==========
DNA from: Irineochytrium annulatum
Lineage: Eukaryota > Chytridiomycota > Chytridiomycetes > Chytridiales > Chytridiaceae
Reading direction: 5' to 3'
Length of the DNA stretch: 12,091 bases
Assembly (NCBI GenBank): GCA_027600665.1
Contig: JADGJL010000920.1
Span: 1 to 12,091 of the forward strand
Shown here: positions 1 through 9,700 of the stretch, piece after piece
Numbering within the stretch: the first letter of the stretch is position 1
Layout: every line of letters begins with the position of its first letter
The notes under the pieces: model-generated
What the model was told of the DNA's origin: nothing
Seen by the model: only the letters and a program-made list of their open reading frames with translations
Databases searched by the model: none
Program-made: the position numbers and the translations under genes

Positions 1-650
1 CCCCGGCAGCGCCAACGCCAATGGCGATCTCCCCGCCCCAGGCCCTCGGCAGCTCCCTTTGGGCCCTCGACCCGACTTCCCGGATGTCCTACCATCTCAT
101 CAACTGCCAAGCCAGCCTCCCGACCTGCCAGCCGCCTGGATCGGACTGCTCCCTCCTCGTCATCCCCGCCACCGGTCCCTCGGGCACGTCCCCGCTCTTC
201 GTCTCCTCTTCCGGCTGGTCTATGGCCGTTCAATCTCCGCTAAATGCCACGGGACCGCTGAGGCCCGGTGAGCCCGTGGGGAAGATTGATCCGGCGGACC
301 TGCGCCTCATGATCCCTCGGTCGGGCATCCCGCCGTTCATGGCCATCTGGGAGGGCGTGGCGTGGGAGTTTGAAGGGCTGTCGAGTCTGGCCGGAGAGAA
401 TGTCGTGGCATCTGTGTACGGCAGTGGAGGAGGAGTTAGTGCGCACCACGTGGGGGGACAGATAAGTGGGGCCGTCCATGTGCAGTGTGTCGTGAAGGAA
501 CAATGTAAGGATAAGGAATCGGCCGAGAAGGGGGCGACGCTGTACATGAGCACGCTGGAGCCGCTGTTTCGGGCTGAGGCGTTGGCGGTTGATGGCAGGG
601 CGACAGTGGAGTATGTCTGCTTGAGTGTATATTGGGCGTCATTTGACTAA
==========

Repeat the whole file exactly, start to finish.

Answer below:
DNA from: Irineochytrium annulatum
Lineage: Eukaryota > Chytridiomycota > Chytridiomycetes > Chytridiales > Chytridiaceae
Reading direction: 5' to 3'
Length of the DNA stretch: 12,091 bases
Assembly (NCBI GenBank): GCA_027600665.1
Contig: JADGJL010000920.1
Span: 1 to 12,091 of the forward strand
Shown here: positions 1 through 9,700 of the stretch, piece after piece
Numbering within the stretch: the first letter of the stretch is position 1
Layout: every line of letters begins with the position of its first letter
The notes under the pieces: model-generated
What the model was told of the DNA's origin: nothing
Seen by the model: only the letters and a program-made list of their open reading frames with translations
Databases searched by the model: none
Program-made: the position numbers and the translations under genes

Positions 1-650
1 CCCCGGCAGCGCCAACGCCAATGGCGATCTCCCCGCCCCAGGCCCTCGGCAGCTCCCTTTGGGCCCTCGACCCGACTTCCCGGATGTCCTACCATCTCAT
101 CAACTGCCAAGCCAGCCTCCCGACCTGCCAGCCGCCTGGATCGGACTGCTCCCTCCTCGTCATCCCCGCCACCGGTCCCTCGGGCACGTCCCCGCTCTTC
201 GTCTCCTCTTCCGGCTGGTCTATGGCCGTTCAATCTCCGCTAAATGCCACGGGACCGCTGAGGCCCGGTGAGCCCGTGGGGAAGATTGATCCGGCGGACC
301 TGCGCCTCATGATCCCTCGGTCGGGCATCCCGCCGTTCATGGCCATCTGGGAGGGCGTGGCGTGGGAGTTTGAAGGGCTGTCGAGTCTGGCCGGAGAGAA
401 TGTCGTGGCATCTGTGTACGGCAGTGGAGGAGGAGTTAGTGCGCACCACGTGGGGGGACAGATAAGTGGGGCCGTCCATGTGCAGTGTGTCGTGAAGGAA
501 CAATGTAAGGATAAGGAATCGGCCGAGAAGGGGGCGACGCTGTACATGAGCACGCTGGAGCCGCTGTTTCGGGCTGAGGCGTTGGCGGTTGATGGCAGGG
601 CGACAGTGGAGTATGTCTGCTTGAGTGTATATTGGGCGTCATTTGACTAA